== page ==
A while back I was talking with an accountant who said that actuaries were suggesting that people should plan for their retirement assuming that they would live to 105. Most people can’t plan past the next month—if you’re a waitress in the local diner, you may make less than the minimum wage. Your plan for retirement is to work until you drop.

This has implications for our Medicare for All program—we need to think about what this program should look like for an aging US population. For example, a friend of mine was diagnosed with early-onset Alzheimer’s when she was in her 50s. She died 20 years later, having spent a good part of those 20 years in a nursing home. Then there was my mother-in-law—after my father-in-law died she couldn’t live on her own, but not needing a high level of medical care, she was in an assisted living home for about 10 years. Another friend’s husband had another form of dementia; she retired to take care of him at home.

These stories are not unusual; more and more people are living longer and, in the process, need more help and often those living longer and those providing the... (read more)

June 7, 2018

In Conversation with Adam Gaffney, M.D.

by DSA M4A

Adam Gaffney; photo from The Progressive Physician.

Adam Gaffney is an instructor in medicine at Harvard Medical School and a pulmonologist and critical care doctor at the Cambridge Health Alliance. He is Secretary of the advocacy organization Physicians for a National Health Program and blogs at The Progressive Physician. We recently chatted with Adam about the current movement for Medicare for All, and DSA’s place in it.

A two-parter to begin: You’ve written that you believe Medicare for All should become a litmus test for Democratic politicians; do you worry that this can be misconstrued as a call for supporting a Medicare buy-in as was originally proposed in the ACA? Are we making a mistake by framing this as a fight for Medicare expansion as opposed to socialized medicine?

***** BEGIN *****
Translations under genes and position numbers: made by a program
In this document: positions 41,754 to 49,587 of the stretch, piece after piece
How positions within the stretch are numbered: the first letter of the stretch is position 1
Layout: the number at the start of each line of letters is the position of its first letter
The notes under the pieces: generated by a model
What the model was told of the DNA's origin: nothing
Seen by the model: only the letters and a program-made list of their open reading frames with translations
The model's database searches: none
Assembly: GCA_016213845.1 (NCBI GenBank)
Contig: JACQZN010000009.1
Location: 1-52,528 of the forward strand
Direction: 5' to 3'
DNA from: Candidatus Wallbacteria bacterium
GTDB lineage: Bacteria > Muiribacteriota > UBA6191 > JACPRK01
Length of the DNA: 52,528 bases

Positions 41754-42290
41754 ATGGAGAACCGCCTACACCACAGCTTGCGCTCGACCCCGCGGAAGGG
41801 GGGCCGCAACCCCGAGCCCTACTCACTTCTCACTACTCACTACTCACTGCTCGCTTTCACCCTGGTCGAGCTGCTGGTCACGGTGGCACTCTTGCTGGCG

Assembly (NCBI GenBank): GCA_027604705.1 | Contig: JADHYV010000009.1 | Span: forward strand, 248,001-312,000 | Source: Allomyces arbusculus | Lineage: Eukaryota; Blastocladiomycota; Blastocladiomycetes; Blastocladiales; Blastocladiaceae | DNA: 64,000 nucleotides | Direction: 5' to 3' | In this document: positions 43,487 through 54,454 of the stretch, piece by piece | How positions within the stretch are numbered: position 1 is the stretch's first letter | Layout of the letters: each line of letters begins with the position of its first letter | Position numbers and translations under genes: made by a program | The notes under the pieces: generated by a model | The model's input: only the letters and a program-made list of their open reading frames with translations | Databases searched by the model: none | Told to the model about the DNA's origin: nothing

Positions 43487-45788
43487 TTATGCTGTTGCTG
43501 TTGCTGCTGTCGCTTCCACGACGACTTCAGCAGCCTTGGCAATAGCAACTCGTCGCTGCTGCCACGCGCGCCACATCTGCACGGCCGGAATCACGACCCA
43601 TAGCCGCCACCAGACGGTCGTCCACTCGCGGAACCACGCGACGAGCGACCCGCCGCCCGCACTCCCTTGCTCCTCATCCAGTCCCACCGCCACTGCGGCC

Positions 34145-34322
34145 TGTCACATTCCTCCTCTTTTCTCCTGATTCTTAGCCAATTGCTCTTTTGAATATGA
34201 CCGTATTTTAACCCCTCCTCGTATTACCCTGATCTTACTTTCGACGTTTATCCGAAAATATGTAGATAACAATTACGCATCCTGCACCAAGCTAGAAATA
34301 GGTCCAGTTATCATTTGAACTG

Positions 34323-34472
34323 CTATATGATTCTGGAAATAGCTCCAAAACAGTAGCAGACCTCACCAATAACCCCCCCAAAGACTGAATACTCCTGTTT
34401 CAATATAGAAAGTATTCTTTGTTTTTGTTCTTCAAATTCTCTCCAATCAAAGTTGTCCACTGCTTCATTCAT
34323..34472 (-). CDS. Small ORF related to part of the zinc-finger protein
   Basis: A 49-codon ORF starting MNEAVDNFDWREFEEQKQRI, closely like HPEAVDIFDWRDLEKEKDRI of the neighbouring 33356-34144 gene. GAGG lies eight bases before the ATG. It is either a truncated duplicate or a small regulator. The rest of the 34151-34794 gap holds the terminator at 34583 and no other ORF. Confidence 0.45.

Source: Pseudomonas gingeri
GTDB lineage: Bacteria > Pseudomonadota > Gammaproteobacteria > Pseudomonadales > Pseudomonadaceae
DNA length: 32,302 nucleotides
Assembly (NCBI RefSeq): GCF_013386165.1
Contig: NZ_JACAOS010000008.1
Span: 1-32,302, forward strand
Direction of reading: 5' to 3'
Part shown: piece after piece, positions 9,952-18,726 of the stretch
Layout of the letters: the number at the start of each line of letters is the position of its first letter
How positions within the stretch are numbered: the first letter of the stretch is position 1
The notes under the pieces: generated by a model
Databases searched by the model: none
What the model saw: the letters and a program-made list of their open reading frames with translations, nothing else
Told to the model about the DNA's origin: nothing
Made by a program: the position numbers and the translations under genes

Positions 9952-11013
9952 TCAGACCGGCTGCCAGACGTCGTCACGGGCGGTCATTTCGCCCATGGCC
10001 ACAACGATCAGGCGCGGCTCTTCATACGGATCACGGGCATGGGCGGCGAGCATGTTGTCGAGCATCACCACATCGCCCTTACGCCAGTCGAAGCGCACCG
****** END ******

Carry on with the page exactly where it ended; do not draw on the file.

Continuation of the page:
There are pros and cons to the phrase “Medicare for All.” The obvious advantage is that Medicare is a familiar and popular program that enjoys substantial bipartisan support: if it is so great for older adults, why not give it to everyone? But its primary drawback is that we’re fighting for something much bigger, and better, than Medicare. Medicare includes cost-sharing (copays and deductibles), and excludes important benefits like... (read more)

June 3, 2018

Rallying for Medicare for All in NY's Hudson Valley

by Dan Lutz and Cori Madrid

Last week DSA Medicare for All Steering Committee member Dustin Guastella and DSA M4A Northeast regional organizer Christie Offenbacher visited our chapter to talk about DSA's M4A campaign. And—not to brag— but our event was awesome!

Our chapter started Medicare for All outreach in February 2017, and we've spoken to more than 1,000 of our neighbors about M4A and the New York Health Act. But this was our first public Medicare for All event, and since we didn't want to disappoint our out-of-town guests, we really sweated the details: we phone banked our entire chapter membership two weeks before the event. The day of, 10 comrades showed up an hour early to get everything set up. And after Dino and Christie spoke, we had our canvassing sign-up forms (and lots of pens!) ready.

DSA Medicare for All Northeast Regional Organizer Christie Offenbach. Photo by Casey Brescia

We wanted attendees to leave the forum with a better understanding of what Medicare for All is, and what the five principles of DSA's campaign mean. But we asked Dustin to focus his talk on how we will win Medicare for All. We want all of our members to know that no clever... (read more)